The animals live on the Great Orme, a nearby stretch of rocky limestone land that juts out over the Irish Sea, and they’re known to sojourn in Llandudno around this time when rainy or windy weather makes their high-ground home more treacherous than usual. This year, however, the goats are being especially adventurous.

“They are curious, goats are, and I think they are wondering what's going on like everybody else,” town councilor Carol Marubbi told BBC News. “There isn't anyone else around, so they probably decided they may as well take over.”

The goats have spent their jaunt balancing atop stone walls, trotting through the town center, and munching on flowers and hedges in people’s yards. But nobody seems to mind—Marubbi told BBC News that the locals are proud of the animals and happy to watch them gallivant through the streets from their windows.

While the herd has been living on the Great Orme for more than a century, the goats aren’t native to the region. According to Llandudno’s website, Squire Christopher Tower bought two goats from a large herd in France that had been imported from Kashmir, India. He then used them to breed his own herd in England. Sometime during the 18th century, he gifted two of them to King George IV, who developed another herd at Windsor. The goats’ wool was used to produce cashmere shawls, which became particularly popular during Queen Victoria’s reign in the mid-19th century. She then gave two goats to Major General Sir Savage Mostyn, who took them to his family estate, Gloddaeth Hall, in Llandudno.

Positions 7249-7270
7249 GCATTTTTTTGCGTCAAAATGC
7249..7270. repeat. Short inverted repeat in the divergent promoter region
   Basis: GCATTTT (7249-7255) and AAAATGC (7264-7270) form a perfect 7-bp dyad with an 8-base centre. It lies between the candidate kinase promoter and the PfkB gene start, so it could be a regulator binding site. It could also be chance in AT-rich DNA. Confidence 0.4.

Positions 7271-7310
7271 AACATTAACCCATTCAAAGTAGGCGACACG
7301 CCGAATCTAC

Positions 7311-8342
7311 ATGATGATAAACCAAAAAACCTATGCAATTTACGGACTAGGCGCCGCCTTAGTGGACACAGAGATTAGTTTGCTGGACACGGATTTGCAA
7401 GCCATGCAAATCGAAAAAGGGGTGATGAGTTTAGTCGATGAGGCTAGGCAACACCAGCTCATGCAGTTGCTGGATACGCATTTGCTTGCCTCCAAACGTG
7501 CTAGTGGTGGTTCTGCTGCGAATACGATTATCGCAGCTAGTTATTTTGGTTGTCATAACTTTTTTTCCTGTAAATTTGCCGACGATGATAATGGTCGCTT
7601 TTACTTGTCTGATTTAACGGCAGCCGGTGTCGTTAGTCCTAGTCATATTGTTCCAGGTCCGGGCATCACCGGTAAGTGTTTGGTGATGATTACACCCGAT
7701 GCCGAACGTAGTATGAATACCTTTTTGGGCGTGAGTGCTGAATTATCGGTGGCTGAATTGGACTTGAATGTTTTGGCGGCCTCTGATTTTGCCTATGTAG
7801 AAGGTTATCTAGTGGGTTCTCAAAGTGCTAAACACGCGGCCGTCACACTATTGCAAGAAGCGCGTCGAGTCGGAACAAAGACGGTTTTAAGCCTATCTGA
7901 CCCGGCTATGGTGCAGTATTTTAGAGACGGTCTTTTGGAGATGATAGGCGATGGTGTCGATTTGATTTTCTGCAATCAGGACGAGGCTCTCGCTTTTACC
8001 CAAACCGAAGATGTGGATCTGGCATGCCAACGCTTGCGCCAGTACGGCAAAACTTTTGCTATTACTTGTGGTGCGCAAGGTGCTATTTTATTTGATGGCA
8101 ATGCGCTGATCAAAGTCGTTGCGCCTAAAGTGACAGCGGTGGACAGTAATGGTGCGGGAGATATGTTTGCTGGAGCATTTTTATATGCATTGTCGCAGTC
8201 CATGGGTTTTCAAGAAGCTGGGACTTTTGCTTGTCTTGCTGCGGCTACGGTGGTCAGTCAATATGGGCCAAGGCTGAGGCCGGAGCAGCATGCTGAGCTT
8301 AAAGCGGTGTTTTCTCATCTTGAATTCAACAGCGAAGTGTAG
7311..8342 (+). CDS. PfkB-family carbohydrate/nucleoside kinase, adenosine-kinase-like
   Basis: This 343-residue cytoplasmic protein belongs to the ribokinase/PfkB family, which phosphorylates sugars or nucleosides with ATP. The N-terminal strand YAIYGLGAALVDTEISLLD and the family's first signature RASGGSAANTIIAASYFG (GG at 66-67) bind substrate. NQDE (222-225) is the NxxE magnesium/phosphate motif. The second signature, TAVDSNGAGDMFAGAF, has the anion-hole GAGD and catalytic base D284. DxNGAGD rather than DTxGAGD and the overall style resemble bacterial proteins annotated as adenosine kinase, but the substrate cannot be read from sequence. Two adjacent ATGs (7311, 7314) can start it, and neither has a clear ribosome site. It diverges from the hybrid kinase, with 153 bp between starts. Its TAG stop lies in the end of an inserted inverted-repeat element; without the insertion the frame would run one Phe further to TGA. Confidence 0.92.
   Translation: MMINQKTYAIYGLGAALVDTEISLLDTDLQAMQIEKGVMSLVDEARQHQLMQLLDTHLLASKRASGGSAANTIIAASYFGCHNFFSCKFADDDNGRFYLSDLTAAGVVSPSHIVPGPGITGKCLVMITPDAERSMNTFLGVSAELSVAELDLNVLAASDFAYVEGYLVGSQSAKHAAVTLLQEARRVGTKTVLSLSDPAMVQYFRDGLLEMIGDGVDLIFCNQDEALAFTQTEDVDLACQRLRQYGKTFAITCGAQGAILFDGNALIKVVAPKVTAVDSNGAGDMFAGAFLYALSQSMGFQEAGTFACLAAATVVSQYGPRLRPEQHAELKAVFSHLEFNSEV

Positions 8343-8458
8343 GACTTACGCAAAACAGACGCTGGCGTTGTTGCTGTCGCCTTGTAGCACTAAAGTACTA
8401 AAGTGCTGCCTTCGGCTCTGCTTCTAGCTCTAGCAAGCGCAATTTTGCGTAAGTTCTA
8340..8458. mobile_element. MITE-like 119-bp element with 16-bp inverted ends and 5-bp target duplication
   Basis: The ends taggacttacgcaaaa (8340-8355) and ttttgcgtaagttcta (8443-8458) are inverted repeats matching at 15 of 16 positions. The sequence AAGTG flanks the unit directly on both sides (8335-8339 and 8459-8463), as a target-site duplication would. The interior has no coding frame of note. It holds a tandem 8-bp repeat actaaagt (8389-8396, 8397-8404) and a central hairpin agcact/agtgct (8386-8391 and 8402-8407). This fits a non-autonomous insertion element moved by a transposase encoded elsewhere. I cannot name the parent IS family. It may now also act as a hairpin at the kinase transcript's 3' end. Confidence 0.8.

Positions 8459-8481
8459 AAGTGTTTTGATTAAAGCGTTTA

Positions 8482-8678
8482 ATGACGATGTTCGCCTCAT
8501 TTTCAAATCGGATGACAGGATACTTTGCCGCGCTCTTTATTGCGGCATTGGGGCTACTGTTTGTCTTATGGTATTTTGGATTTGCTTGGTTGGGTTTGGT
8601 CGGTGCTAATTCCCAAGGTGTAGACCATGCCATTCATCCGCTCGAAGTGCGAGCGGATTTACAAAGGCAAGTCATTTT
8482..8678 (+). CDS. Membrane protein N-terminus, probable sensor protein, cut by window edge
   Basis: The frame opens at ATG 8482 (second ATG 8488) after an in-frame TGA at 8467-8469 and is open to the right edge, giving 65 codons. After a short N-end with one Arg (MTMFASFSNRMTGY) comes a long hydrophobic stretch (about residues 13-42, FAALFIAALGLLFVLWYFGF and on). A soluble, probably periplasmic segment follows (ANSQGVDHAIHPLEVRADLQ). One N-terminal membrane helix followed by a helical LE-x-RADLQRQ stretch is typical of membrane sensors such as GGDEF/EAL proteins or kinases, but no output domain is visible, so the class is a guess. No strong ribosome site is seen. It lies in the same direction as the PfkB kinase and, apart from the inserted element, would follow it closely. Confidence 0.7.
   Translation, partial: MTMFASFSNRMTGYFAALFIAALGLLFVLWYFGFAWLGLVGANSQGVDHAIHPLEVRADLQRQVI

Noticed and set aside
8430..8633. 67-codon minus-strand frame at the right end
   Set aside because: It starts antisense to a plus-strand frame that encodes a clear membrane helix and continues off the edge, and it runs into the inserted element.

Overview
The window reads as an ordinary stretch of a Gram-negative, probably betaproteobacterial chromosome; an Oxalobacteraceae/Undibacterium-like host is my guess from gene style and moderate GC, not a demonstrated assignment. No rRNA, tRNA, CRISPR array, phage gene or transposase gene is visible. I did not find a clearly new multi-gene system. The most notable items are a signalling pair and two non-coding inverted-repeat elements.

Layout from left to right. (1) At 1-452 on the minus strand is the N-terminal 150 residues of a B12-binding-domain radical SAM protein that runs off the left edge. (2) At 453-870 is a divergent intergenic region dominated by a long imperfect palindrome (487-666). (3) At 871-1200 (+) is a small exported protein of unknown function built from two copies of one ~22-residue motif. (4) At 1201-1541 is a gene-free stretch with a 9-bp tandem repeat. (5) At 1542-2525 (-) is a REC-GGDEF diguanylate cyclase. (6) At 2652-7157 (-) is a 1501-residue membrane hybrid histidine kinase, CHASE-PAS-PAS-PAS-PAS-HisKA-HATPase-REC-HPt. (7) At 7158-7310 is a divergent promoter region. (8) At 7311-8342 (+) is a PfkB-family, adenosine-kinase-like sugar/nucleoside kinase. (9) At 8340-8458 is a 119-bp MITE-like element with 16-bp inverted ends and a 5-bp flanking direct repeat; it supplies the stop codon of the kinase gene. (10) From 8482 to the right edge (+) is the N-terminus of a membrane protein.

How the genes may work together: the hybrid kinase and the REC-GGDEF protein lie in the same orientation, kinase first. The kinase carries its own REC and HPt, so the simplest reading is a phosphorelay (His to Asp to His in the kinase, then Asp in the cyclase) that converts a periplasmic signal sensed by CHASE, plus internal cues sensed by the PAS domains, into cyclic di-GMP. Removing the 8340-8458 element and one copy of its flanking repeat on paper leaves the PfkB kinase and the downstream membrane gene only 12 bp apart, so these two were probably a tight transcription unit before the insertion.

It’s unclear why or how they were eventually let loose on the Great Orme, but they managed to acclimate to their new environment and thrive in the northern wilderness.

Today, there are more than 120 goats in the herd, and it certainly looks like they’re enjoying their all-inclusive vacation.